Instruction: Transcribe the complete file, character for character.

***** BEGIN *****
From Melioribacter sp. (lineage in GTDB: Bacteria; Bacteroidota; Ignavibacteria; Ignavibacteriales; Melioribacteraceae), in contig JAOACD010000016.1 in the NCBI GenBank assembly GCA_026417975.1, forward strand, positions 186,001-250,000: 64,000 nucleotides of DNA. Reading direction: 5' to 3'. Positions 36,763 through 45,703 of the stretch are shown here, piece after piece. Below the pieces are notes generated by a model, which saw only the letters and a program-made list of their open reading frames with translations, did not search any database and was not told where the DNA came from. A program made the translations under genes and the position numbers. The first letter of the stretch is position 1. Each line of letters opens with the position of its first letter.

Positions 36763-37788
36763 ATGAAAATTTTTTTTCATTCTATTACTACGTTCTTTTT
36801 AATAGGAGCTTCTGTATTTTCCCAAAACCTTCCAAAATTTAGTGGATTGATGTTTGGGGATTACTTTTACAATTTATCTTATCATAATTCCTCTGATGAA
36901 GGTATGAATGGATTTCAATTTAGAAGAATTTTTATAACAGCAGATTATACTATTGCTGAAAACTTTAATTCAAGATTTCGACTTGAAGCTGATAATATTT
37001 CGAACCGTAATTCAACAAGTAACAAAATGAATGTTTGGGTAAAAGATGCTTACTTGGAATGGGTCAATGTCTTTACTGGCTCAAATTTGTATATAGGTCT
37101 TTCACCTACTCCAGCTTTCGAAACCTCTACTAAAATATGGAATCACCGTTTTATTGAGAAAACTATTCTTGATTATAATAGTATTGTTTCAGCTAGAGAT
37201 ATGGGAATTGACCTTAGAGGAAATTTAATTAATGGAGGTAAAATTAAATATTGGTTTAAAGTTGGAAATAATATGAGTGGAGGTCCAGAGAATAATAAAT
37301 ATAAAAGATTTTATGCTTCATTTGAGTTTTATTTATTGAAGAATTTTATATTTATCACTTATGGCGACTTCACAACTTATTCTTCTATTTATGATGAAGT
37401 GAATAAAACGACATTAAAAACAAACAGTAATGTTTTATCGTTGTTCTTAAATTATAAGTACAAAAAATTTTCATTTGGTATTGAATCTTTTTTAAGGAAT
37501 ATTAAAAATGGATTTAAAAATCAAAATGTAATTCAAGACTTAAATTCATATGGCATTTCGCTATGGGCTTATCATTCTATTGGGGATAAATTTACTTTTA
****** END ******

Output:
From Melioribacter sp. (lineage in GTDB: Bacteria; Bacteroidota; Ignavibacteria; Ignavibacteriales; Melioribacteraceae), in contig JAOACD010000016.1 in the NCBI GenBank assembly GCA_026417975.1, forward strand, positions 186,001-250,000: 64,000 nucleotides of DNA. Reading direction: 5' to 3'. Positions 36,763 through 45,703 of the stretch are shown here, piece after piece. Below the pieces are notes generated by a model, which saw only the letters and a program-made list of their open reading frames with translations, did not search any database and was not told where the DNA came from. A program made the translations under genes and the position numbers. The first letter of the stretch is position 1. Each line of letters opens with the position of its first letter.

Positions 36763-37788
36763 ATGAAAATTTTTTTTCATTCTATTACTACGTTCTTTTT
36801 AATAGGAGCTTCTGTATTTTCCCAAAACCTTCCAAAATTTAGTGGATTGATGTTTGGGGATTACTTTTACAATTTATCTTATCATAATTCCTCTGATGAA
36901 GGTATGAATGGATTTCAATTTAGAAGAATTTTTATAACAGCAGATTATACTATTGCTGAAAACTTTAATTCAAGATTTCGACTTGAAGCTGATAATATTT
37001 CGAACCGTAATTCAACAAGTAACAAAATGAATGTTTGGGTAAAAGATGCTTACTTGGAATGGGTCAATGTCTTTACTGGCTCAAATTTGTATATAGGTCT
37101 TTCACCTACTCCAGCTTTCGAAACCTCTACTAAAATATGGAATCACCGTTTTATTGAGAAAACTATTCTTGATTATAATAGTATTGTTTCAGCTAGAGAT
37201 ATGGGAATTGACCTTAGAGGAAATTTAATTAATGGAGGTAAAATTAAATATTGGTTTAAAGTTGGAAATAATATGAGTGGAGGTCCAGAGAATAATAAAT
37301 ATAAAAGATTTTATGCTTCATTTGAGTTTTATTTATTGAAGAATTTTATATTTATCACTTATGGCGACTTCACAACTTATTCTTCTATTTATGATGAAGT
37401 GAATAAAACGACATTAAAAACAAACAGTAATGTTTTATCGTTGTTCTTAAATTATAAGTACAAAAAATTTTCATTTGGTATTGAATCTTTTTTAAGGAAT
37501 ATTAAAAATGGATTTAAAAATCAAAATGTAATTCAAGACTTAAATTCATATGGCATTTCGCTATGGGCTTATCATTCTATTGGGGATAAATTTACTTTTA